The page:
Welcome to New Hampshire, the Granite State
Sam and I really loved hiking and collecting foliage in the mountains in New Hampshire. Measuring wind speed on top of Mt. Washington with our new anemometer was a fun activity to learn. When it got too windy, Sam suggested we take a cog railway down and continue our journey through the Granite State.
The idea of riding one of the steepest railroad tracks in North America sounded a little scary to me, but I agreed to do it. On the platform we noticed a man with a notepad and a pen who looked deep in thought. Sam and I smiled at him and asked if he was taking the train too. His name was Paul.
“I come up here every year to get a different view of things. I am a poet,” said Paul. He was wearing a green beret and a scarf. Paul said that the mountains inspire new poetry in him. We asked him if he would read us the poem he was scribbling in his notepad.
“This one isn’t ready yet, but better yet, why don’t I take you to the homestead of Robert Frost? He was a famous American poet who wrote about life in this area,” suggested Paul. We agreed to Paul’s plan.
At the foot of Mt. Washington, we got off the train and got into Paul’s car. He drove us along the Kancamagus Highway, which cuts through the White Mountain National Forrest. We passed by the Swift River, which runs parallel to the highway, and saw people swimming and enjoying boat rides.
In Derry, we got out of the car in front of a big, old white house. This was Robert Frost’s Homestead, also called the Frost Farm. Paul invited us inside an old barn, which turned out to be a theater where people were reading poetry. We got to hear many wonderful poems about New Hampshire. Frost’s “After Apple Picking” was one of my favorites. It made me thirsty for the apple cider Sam and I learned to make earlier on our trip.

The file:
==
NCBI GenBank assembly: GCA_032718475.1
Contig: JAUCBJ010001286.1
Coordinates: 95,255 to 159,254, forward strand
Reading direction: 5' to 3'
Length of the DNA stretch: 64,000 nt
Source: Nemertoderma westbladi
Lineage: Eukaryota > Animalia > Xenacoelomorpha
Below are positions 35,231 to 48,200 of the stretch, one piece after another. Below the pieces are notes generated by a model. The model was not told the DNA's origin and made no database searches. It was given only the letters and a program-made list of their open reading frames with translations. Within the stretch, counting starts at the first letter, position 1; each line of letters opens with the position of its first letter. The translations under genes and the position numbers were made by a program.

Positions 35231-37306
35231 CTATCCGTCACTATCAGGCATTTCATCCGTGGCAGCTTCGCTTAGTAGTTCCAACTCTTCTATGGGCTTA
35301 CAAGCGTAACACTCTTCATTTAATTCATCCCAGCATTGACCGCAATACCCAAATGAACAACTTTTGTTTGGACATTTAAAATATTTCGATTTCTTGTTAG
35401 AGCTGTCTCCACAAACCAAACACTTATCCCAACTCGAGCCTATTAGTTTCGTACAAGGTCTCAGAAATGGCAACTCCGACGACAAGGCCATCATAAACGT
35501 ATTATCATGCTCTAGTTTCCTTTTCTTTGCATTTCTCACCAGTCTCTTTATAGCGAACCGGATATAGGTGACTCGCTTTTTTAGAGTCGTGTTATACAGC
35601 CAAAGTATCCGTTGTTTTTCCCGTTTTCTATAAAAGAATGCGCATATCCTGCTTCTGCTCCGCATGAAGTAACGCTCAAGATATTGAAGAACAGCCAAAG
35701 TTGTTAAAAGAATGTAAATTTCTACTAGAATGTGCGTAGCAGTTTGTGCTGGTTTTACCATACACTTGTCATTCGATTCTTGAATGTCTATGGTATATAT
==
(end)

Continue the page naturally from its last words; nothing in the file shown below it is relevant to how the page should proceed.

“Well, I don’t have apple cider with me, but I hope you would like a squash and apple casserole,” said Paul, unzipping his red backpack and taking out a container.
“My mom usually cooks this dish for our family on Thanksgiving, but I make it quite often because I love it so much,” said Paul.
“This is so good, I really like! Makes me want to go on a hike,” rhymed Sam. I added on to his poem: “I like things sweet, it’s such a treat, our New Hampshire trip is complete!”
Paul raised his eyebrows and gave us a round of applause, calling us “budding poets.” Then he gave us some fun tips on how to write our own poems.
New Hampshire was such a fun adventure. Scroll down to see our favorites!.
Sofia and Sam
Covered Bridge: Bath Bridge
The Bath Bridge is one of the oldest covered bridges in New Hampshire. Built in 1832, Bath Bridge is almost 375 feet long. It goes over the Ammonoosuc River and is a popular spot for picnics.
Museum: Gorham Railroad Museum
Gorham Railroad Museum has a great collection of old trains and other railway items. The arrival of railway in the 1850s changed life in the White Mountains, enabling people to start traveling long distances for tourism and trade.
Originating in Canada, tourtière is a delicious meat pie that’s very popular in New Hampshire. A winter holiday favorite, tourtière has a delicious flakey crust filled with different kinds of meat.
Covered Bridge: Sawyer’s Crossing
Sawyer’s Crossing was built in Swanzey in 1859. Legend has it that to celebrate the opening of the bridge, a big dance was held right on the bridge and food was served at midnight.
Museum: Glidden Toy Museum
The Glidden Toy Museum in Ashland is a trip back in time. Located in a house built in the 1800s, the museum has more than 2,000 antique toys, including miniature furniture, tin toys, game boards, old Raggedy Ann dolls and steam trains.
Food: Pumpkin Cranberry Bread
The pumpkin is New Hampshire’s state fruit. It is used in both sweet and salty dishes, including stews, porridges, breads and pies. My favorite dessert with pumpkin was the pumpkin cranberry bread!